It's every writer's dream: just look at the page and have the words appear.

Jean Lorenceau, a neuroscientist at the Université Pierre et Marie Curie in Paris, has developed an interface to do that, by tracking eye movement. With a little training, he says, a person can learn to control a cursor on a screen.

This isn't a cure for writer's block, though. Lorenceau sees it as an aid to people who are paralyzed and want to communicate. He plans to test it with people who have Amyotrophic lateral sclerosis, or Lou Gehrig's disease.

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The system works by attaching a camera to the person's head (using a frame for glasses). The camera tracks eye movements. That's more complicated than it sounds, though, because a person's eyes don't move smoothly.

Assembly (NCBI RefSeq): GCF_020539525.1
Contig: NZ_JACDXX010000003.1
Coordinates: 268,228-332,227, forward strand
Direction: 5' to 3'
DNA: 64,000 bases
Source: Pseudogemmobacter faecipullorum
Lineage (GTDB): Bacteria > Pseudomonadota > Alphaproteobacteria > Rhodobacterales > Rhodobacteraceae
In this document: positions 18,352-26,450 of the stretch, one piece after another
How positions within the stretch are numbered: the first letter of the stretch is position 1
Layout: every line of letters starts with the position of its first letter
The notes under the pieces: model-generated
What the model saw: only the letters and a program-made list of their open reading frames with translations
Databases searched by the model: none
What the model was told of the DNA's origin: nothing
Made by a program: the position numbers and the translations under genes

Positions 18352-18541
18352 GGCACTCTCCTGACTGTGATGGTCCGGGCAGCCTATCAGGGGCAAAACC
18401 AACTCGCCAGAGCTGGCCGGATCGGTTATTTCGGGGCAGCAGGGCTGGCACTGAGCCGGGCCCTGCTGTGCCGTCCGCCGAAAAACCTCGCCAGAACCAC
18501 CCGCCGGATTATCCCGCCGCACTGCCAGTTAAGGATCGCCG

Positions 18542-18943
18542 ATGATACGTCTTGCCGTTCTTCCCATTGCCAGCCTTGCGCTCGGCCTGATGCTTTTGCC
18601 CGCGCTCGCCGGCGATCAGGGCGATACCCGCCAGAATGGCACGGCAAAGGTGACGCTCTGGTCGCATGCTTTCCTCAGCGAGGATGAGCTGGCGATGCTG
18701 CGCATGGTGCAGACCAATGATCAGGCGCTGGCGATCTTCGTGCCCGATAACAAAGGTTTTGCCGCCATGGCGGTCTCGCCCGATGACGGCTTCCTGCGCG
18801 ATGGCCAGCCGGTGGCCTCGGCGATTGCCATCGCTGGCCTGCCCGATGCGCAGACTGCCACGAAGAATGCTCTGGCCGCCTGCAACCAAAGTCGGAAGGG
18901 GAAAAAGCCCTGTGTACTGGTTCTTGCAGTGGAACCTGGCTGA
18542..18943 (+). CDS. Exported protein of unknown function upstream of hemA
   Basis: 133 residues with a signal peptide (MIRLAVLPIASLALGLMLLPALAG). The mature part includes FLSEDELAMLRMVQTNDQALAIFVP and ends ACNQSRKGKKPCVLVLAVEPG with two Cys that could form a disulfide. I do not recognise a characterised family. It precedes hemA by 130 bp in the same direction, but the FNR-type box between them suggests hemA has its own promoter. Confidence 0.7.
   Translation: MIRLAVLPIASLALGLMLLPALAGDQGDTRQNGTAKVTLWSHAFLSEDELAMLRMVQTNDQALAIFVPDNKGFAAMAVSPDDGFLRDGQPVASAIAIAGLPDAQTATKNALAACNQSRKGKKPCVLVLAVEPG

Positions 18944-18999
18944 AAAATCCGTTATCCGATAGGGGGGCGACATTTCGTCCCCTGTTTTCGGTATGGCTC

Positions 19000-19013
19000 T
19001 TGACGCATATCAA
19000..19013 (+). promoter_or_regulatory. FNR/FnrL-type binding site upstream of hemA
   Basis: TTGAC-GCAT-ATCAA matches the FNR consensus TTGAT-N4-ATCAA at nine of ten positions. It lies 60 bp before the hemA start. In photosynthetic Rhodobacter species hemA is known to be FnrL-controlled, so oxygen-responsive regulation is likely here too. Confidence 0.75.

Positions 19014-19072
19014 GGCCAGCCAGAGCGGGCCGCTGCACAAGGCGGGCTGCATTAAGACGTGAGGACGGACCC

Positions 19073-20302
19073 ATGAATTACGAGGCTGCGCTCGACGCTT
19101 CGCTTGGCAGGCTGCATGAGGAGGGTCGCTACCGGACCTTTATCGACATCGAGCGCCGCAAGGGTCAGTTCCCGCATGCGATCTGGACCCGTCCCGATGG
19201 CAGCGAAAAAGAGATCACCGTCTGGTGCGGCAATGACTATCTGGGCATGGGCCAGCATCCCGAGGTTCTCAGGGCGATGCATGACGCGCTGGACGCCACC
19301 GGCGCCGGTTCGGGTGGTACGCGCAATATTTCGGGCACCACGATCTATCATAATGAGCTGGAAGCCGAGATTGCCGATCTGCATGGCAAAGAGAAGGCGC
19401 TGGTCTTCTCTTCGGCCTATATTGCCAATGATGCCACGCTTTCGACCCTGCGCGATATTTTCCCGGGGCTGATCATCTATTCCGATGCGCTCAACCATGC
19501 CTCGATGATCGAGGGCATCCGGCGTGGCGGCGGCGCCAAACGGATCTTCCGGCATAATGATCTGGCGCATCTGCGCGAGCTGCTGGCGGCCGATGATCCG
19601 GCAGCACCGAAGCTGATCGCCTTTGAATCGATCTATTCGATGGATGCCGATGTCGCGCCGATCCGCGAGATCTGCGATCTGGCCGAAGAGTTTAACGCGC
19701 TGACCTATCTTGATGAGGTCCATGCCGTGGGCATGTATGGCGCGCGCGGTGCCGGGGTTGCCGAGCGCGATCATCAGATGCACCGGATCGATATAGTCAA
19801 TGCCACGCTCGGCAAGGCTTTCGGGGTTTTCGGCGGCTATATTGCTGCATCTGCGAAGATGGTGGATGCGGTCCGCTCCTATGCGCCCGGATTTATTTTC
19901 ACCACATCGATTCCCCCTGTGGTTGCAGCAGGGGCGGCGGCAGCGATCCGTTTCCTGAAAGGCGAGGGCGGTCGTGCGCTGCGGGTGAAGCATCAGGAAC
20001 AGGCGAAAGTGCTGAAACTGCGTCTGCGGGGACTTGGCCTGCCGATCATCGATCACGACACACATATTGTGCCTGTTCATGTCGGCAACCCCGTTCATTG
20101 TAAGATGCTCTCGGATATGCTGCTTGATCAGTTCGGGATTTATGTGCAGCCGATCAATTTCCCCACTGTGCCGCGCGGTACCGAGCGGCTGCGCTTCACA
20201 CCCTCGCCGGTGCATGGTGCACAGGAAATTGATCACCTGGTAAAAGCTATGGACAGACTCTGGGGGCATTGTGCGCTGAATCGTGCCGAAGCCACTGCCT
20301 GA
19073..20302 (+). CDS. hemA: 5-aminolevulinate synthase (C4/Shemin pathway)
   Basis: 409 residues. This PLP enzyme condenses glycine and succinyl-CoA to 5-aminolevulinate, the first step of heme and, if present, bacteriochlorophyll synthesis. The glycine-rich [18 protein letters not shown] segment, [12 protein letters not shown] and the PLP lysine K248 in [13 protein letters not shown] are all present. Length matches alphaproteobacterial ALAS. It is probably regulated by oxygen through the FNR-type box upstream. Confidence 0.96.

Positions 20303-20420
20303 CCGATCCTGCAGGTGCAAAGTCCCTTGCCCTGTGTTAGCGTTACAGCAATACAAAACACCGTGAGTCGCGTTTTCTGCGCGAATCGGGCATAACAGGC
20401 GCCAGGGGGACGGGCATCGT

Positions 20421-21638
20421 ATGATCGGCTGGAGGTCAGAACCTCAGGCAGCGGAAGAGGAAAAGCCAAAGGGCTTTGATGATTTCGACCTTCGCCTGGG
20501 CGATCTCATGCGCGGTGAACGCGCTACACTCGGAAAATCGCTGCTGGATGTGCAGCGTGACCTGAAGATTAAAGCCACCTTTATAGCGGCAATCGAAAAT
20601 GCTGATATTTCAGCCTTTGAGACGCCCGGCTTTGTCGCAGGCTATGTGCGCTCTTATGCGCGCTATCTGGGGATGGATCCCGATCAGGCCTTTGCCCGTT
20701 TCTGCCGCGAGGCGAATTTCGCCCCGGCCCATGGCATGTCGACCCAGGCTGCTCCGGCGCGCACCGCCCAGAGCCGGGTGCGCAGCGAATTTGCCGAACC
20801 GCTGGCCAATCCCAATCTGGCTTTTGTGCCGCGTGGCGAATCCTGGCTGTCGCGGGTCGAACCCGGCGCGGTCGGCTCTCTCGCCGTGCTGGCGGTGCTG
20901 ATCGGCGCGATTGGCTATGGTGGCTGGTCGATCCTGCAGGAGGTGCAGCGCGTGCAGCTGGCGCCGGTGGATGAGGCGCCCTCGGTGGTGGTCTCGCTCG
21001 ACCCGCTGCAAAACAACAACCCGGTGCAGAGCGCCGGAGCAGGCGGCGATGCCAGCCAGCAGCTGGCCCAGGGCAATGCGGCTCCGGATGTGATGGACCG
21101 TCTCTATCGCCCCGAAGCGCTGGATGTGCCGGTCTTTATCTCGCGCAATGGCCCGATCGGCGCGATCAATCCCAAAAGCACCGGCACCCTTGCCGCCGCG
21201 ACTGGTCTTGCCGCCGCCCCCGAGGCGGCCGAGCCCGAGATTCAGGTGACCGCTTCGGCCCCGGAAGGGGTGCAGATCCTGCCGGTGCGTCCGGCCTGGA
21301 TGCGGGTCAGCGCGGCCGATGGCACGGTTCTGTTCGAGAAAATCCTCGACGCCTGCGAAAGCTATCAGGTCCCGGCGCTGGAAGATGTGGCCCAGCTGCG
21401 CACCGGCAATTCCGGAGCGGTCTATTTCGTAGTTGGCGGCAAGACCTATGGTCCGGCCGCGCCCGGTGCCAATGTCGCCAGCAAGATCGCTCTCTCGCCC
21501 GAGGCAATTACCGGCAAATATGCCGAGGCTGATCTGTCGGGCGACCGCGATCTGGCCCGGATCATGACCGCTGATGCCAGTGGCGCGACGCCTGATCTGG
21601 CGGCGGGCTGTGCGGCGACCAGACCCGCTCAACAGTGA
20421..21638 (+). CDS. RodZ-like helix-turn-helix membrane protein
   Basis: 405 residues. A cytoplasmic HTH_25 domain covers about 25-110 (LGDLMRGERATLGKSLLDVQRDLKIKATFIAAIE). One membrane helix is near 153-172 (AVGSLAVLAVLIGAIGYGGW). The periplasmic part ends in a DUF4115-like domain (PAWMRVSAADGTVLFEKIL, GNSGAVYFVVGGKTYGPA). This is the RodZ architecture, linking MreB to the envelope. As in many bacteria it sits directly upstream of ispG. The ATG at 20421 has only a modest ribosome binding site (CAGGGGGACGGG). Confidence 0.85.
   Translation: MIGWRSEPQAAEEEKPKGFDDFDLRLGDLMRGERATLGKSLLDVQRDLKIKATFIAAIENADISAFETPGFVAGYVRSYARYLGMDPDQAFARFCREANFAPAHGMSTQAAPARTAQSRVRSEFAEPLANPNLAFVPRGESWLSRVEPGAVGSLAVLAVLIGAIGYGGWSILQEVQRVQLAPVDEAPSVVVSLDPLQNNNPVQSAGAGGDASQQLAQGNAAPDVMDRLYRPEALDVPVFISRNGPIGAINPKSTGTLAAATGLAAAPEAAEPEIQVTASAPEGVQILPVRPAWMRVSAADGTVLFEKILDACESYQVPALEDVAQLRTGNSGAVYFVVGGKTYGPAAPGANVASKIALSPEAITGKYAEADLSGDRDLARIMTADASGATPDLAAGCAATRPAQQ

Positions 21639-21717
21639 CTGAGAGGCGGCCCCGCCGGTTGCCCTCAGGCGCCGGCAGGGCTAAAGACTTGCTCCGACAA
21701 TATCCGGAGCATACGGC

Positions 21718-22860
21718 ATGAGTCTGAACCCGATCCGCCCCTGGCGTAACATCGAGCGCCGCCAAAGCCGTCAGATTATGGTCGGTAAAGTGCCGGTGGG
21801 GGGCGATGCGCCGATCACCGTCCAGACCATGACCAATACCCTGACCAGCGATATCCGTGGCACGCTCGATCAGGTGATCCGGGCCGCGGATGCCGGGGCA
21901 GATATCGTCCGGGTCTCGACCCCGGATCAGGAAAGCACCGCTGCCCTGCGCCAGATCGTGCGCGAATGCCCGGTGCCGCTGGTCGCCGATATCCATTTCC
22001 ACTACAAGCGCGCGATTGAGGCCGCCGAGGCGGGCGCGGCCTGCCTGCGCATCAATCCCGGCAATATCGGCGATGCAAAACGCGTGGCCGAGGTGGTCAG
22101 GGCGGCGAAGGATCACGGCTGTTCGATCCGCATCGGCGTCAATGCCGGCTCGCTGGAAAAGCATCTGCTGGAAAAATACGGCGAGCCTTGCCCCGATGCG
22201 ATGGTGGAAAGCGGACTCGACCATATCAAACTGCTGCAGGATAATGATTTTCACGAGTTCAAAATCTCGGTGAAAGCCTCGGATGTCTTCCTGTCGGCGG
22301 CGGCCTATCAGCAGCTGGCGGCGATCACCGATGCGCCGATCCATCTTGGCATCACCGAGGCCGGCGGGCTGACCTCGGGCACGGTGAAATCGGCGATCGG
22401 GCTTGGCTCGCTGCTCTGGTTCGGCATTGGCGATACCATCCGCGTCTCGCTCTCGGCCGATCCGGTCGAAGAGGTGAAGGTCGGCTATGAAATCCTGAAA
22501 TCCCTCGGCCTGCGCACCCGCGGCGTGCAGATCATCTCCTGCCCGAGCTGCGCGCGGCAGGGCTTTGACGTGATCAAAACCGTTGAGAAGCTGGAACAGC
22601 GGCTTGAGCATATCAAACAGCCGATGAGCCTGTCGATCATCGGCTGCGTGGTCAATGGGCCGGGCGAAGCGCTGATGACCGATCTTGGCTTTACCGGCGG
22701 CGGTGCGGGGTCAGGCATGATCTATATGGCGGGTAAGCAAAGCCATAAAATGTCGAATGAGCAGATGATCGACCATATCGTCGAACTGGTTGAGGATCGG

Ordinarily, when a human eye is not following something that moves, it makes what are called saccades. These are tiny, sudden movements. A good way to see this is to watch someone's eyes as they look out the window of a car or subway train. The eyes will smoothly track what's out the window, and snap back. The eyes move smoothly only when they track the moving objects (or, strictly speaking, objects that appear to move across the field of view).

Lorenceau 's system tracks the eyes for 30 seconds at a time. The movement data is sent to a computer that can then ignore the saccades. If the user moves the eyes as though they were writing something, the eye behaves as though it were tracking a real object even if one isn't there. It does take some practice though, because the person is learning to "see" his or her own eye movements, which are largely involuntary.

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The system isn't as sophisticated as it could be — there are ways to add processing to smooth out the movement more. But for poeple who cannot write with their hands, this technology could allow them to communicate more fully.

Image: Lorenceau et al., Current Biology